The cause is unknown and the pain, which feels like intense burning, can be crippling.
Imagine watching someone caress your arm with a feather. You see it clearly, yet your arm feels like it’s being stroked with a blow torch. That’s how many people with complex regional pain syndrome (CRPS) describe their pain.
Laney, a 12-year-old in California, relaxed a bit once her doctor told her that the pain she was feeling was genuine. Not everyone believed her because most of the time she looked fine, even when her pain was debilitating.
An avid athlete, she used to swim every day. About a year ago, when she fell off a swing and struck her foot on a large pointy tree root, her dad took her to the emergency room. The doctor on duty put her foot in a soft cast.
“One of the first things I learned,” Laney’s mom said, “was that you don’t put complex regional pain syndrome in a soft boot. It’s not a sprain and there was no break. Actually, nothing appeared to be wrong according to the x-rays.”
Despite the fact that her orthopedist told her that she would have to walk on it for at least two weeks, Laney wasn’t hearing it. Walking or putting any weight on her foot was too painful. All Laney wanted to do was elevate her leg, and even then the pain continued. It was so intense that when Laney went to bed, she constructed a tent with her blanket so it wouldn’t touch her leg.
A couple of weeks later an MRI showed no breaks or fractures, which can be confusing because a break or fracture doesn’t mean you have CRPS. If you do have complex regional pain syndrome and have either a break or a fracture, often that is what’s treated — not the CRPS.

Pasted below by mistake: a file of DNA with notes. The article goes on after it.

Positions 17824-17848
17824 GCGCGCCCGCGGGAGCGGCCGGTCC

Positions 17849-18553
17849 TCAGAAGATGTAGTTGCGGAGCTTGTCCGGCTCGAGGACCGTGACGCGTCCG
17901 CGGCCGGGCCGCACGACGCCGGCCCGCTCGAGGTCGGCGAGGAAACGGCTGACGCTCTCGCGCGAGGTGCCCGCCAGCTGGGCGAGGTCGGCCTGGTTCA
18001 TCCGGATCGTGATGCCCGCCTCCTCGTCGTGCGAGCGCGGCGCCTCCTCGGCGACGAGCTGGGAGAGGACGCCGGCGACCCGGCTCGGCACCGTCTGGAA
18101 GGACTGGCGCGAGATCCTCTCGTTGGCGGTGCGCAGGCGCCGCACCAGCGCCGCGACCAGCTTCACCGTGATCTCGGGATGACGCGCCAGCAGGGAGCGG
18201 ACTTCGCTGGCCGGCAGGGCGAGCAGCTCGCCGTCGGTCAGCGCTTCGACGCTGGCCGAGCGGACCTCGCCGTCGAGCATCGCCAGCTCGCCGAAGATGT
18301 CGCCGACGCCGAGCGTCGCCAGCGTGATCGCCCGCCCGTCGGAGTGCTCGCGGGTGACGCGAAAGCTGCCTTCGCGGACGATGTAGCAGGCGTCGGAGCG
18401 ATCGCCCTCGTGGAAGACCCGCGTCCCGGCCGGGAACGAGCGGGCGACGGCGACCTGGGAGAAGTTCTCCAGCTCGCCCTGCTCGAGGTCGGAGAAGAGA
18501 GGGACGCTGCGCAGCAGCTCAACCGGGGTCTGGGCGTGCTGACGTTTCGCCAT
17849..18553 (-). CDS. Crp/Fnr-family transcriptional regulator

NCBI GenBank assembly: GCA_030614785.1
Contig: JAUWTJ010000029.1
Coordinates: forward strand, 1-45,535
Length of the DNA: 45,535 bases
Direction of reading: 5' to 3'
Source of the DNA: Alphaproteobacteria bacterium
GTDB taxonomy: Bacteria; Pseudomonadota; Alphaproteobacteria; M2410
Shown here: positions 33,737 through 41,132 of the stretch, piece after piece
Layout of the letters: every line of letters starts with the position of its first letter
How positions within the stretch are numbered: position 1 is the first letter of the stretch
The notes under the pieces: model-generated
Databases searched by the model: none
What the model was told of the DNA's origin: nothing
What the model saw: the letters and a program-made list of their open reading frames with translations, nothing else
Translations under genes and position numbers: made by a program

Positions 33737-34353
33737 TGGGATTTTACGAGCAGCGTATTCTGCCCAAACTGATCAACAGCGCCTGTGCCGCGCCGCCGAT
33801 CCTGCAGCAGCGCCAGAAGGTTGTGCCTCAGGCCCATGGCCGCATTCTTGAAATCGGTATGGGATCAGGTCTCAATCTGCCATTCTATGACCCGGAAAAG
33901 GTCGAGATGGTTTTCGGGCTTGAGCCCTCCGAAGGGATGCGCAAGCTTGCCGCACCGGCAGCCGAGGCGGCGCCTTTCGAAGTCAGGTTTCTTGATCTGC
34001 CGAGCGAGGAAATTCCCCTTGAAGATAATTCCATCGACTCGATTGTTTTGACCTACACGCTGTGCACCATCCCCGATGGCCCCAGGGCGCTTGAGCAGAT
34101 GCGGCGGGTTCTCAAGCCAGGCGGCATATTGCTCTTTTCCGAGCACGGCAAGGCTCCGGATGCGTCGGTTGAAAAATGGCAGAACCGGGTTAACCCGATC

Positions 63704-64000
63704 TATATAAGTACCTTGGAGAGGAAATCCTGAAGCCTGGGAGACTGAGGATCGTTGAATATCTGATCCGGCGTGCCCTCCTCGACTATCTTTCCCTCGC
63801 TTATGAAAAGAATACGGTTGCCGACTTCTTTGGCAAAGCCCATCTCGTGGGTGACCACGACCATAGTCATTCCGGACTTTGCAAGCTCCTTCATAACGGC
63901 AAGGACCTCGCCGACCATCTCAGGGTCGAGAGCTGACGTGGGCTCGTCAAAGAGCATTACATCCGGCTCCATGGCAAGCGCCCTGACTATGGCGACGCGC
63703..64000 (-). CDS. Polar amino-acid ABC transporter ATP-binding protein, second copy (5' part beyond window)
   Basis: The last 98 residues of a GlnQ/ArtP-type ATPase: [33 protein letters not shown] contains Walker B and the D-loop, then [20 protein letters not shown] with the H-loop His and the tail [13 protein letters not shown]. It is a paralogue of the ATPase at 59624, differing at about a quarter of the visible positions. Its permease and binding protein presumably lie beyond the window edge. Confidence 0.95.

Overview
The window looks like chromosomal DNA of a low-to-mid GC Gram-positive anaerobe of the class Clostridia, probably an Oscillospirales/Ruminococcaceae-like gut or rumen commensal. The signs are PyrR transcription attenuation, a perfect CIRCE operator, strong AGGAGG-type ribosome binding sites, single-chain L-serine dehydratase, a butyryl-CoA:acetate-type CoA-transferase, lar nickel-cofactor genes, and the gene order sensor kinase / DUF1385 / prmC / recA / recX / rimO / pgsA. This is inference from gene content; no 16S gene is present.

CRPS affects fewer than 200,000 people, mostly postmenopausal women in the U.S., and the number of teenagers with the condition is on the rise. Typically the hand, arm, foot, or leg becomes swollen after an injury. “CRPS is difficult to diagnose and we don’t know exactly what causes it,” said Elliot Krane, MD, director of the Pediatric Pain Management Program at Stanford Children’s Health, and professor of anesthesiology at the Stanford School of Medicine. “It’s likely the result of nerve impulses in the spinal cord and brain that are misinterpreted as pain in what should be a normal limb.”
The pain can last a long time, be excessive, and the affected area can change to a purple or reddish color. Healing is possible and remission is likely if treatment begins within a few short months of your first symptoms. Treatments are tailored to your individualized case and often consist of a combination of medications, heat or cold therapy, physical therapy, and biofeedback. A pain management specialist can help.
Laney’s mom enrolled her into Krane’s program at Stanford. The 12-week program, which was mostly covered by insurance, consisted of a lot of physical therapy (PT). “A friend of mine has CRPS and told me that one hour of PT a day was not going to be enough,” she said.
Laney’s mom drove her to the hospital every day at 7:45 a.m. and they stayed till after 4 p.m. For Laney, it meant missing school for a few months. The hospital held math and language arts courses so Laney could keep up with her studies. Laney’s mom owns her own public relations company. “I’m fortunate that I have a wonderful team and that I don’t have to be present for every meeting,” she said.
At the end of the 12-week program, Laney stayed for three more weeks to get stronger. “The best day was at home when Laney burst into tears because she no longer felt any pain,” her mom said. “She’s in remission now and still gets PT.”
Her mom advises all parents to become their child’s advocate and to listen to their child “because the pain is very real,” she said.
You can listen to Kane’s Ted Talk on complex regional pain syndrome.
June 28, 2016
Christopher Nystuen, MD, MBA